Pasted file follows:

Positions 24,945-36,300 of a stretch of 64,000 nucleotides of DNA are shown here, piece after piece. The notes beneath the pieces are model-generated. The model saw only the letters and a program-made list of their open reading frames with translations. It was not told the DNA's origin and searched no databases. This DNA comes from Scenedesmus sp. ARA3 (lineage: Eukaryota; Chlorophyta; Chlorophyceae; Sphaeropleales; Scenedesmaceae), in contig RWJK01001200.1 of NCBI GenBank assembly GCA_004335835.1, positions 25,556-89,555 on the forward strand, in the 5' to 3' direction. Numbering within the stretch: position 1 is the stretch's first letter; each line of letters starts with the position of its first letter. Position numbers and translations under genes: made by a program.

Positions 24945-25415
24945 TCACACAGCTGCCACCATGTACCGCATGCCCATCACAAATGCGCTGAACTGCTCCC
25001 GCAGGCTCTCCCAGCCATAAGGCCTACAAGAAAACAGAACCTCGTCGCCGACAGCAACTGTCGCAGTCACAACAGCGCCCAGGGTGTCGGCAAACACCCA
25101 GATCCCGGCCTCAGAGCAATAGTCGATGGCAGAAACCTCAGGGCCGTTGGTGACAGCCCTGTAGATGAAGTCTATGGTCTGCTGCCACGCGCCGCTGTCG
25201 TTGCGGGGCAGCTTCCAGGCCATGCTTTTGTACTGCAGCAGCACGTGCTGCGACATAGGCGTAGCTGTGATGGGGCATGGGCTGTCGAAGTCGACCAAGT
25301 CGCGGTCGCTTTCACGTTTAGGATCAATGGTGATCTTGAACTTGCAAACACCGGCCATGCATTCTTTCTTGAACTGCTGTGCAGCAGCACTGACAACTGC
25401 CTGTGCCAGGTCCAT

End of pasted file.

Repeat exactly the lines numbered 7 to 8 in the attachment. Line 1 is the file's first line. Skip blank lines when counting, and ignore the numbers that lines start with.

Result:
25301 CGCGGTCGCTTTCACGTTTAGGATCAATGGTGATCTTGAACTTGCAAACACCGGCCATGCATTCTTTCTTGAACTGCTGTGCAGCAGCACTGACAACTGC
25401 CTGTGCCAGGTCCAT